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Public pensions, sovereign funds target infrastructure increases

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Public pension and sovereign wealth funds aim to invest more in property and infrastructure over the next two years, according to a new survey.

Having been the fastest-growing portion of sovereign wealth fund (SWF) and public pension fund portfolios in recent years, real assets such as property and infrastructure are set to take up even larger slices of investors’ allocations.

In its latest Global Public Investor report, London and Singapore-based think tank OMFIF said 70% of the 750 global public investors it surveyed planned to increase their infrastructure investments over the next 12-24 months – and none planned to decrease.

Real estate was the next most popular asset class for future allocations, with almost 45% of pension funds and SWFs planning to increase their investments. However, 12% said they were planning to reduce property investments in this period.

This planned reduction was mostly led by institutions with large allocations to real estate that have seen the value of their investments grow over recent years, OMFIF said in the report.

“Most said they intend to reinvest the proceeds in new real estate projects,” it said. “Value-add and opportunistic projects, which offer greater potential for value appreciation and are less expensive than prime real estate in core locations, are the main targets for these acquisitions.”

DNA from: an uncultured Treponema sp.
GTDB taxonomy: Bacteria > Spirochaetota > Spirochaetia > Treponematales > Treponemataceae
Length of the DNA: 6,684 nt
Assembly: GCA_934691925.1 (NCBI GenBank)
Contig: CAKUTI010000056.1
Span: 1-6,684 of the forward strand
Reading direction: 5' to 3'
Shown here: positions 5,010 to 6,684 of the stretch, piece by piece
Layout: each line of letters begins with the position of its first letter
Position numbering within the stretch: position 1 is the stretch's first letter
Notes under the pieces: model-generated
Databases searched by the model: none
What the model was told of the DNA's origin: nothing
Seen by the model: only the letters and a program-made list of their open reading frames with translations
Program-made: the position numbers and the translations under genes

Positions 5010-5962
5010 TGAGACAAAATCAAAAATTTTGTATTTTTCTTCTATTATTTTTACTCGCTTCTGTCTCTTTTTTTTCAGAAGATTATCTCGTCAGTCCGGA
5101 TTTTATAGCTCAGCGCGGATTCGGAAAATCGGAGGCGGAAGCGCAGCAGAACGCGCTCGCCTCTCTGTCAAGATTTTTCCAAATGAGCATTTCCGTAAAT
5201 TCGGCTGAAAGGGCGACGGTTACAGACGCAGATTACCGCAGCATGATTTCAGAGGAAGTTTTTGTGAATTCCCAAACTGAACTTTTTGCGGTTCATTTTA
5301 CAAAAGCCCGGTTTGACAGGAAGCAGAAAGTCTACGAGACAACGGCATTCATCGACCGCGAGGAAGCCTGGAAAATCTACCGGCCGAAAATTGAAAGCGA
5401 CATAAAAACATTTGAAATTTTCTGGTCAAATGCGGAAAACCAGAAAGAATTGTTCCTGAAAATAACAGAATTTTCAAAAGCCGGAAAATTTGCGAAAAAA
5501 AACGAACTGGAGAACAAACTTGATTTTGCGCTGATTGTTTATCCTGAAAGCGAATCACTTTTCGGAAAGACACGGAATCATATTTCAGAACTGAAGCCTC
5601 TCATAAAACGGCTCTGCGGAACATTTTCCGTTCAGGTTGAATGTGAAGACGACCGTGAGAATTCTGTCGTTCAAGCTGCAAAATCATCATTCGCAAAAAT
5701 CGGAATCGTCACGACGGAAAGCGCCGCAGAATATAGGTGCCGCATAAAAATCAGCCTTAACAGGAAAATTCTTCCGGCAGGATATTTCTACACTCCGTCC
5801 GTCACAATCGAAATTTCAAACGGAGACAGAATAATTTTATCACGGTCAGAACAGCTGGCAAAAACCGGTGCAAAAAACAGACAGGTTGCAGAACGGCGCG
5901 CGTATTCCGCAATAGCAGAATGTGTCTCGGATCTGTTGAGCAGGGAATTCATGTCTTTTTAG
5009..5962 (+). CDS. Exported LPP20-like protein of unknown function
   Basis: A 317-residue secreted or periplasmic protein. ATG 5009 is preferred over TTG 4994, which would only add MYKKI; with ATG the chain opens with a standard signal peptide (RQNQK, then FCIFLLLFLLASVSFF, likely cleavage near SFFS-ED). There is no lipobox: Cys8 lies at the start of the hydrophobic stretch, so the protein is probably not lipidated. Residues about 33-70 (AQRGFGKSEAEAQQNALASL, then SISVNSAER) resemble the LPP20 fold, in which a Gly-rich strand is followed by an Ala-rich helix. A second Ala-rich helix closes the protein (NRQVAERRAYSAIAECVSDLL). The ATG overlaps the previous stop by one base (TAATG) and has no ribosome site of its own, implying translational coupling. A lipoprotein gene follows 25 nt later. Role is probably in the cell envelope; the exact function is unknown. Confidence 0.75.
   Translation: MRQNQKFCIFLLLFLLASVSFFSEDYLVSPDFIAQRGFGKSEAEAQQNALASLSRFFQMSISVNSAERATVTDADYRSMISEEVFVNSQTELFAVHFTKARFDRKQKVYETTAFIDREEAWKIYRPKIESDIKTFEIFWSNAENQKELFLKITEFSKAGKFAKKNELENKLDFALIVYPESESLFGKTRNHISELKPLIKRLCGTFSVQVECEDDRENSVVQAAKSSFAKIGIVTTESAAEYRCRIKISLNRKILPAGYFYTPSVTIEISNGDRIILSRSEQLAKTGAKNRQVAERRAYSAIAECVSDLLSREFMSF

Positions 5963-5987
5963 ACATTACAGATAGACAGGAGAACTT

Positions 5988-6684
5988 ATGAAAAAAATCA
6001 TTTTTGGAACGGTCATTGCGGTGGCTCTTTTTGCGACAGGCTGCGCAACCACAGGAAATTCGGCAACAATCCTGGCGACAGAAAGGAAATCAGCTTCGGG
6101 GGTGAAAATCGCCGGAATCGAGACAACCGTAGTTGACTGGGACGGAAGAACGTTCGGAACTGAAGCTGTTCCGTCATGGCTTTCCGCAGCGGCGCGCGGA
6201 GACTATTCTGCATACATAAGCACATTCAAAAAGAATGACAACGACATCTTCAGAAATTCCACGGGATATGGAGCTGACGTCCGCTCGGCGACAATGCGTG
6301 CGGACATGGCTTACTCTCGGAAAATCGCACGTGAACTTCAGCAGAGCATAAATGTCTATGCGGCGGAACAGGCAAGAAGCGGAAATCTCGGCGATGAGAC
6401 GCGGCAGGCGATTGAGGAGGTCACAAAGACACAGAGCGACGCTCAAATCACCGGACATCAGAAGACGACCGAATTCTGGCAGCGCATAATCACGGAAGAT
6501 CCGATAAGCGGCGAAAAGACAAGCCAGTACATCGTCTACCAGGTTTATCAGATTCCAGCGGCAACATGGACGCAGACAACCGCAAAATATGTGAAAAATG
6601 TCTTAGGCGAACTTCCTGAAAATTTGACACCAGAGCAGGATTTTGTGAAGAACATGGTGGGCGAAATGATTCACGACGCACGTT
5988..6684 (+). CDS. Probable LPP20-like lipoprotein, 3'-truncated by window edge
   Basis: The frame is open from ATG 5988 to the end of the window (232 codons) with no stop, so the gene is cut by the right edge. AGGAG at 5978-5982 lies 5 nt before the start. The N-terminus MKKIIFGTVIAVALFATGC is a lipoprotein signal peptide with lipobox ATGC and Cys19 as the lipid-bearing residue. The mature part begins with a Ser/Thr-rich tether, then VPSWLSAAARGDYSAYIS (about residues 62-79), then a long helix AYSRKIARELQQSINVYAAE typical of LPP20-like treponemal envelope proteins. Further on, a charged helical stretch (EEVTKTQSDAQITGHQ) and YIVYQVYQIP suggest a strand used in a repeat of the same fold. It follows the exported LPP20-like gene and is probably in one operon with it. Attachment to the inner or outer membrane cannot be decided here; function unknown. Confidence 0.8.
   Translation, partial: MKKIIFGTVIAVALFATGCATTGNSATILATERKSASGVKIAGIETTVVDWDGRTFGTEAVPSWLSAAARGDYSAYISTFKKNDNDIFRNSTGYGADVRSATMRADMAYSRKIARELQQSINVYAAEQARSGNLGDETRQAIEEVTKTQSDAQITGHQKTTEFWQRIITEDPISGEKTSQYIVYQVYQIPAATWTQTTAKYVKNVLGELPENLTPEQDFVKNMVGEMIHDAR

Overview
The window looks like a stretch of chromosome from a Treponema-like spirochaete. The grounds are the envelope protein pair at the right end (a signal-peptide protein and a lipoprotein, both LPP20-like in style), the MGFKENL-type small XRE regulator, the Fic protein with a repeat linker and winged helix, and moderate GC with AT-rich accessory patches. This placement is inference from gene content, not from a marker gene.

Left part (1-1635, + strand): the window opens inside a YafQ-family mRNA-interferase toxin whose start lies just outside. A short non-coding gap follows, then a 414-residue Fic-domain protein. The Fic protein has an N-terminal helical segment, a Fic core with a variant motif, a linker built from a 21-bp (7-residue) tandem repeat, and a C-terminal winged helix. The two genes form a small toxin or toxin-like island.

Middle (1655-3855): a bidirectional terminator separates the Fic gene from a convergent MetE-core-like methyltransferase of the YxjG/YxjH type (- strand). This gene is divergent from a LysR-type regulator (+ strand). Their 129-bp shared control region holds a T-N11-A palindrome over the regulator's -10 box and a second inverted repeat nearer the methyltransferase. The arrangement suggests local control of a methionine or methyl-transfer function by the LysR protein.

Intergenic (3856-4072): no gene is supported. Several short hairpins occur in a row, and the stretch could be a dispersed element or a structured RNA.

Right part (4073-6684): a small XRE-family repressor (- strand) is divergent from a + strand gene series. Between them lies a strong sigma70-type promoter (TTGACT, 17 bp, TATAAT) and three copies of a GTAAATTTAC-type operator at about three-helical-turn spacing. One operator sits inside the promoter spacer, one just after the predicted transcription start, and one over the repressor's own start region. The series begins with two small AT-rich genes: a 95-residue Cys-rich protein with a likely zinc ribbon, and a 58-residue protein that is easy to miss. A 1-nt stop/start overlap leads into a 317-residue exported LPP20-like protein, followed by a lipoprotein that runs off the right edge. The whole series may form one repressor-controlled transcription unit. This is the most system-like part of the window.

Between 2009 and 2017, SWFs and public pension funds’ combined property allocation climbed by nearly 120%, OMFIF said, citing a separate 2018 report it produced in conjunction with BNY Mellon. Infrastructure grew by 165%, albeit from a lower base. These investors had an average allocation to real estate of 9.3%, and 3.6% to infrastructure.

The Global Public Investor report found that total assets had grown by $2.5trn (€2.1trn), or roughly 7.3%, to reach $36.2trn.

This was the largest such increase in the five years since it started tracking the assets of the 750 institutions in its survey, OMFIF said. It cited the global economic recovery and upturn in equity markets as reasons for the asset surge.

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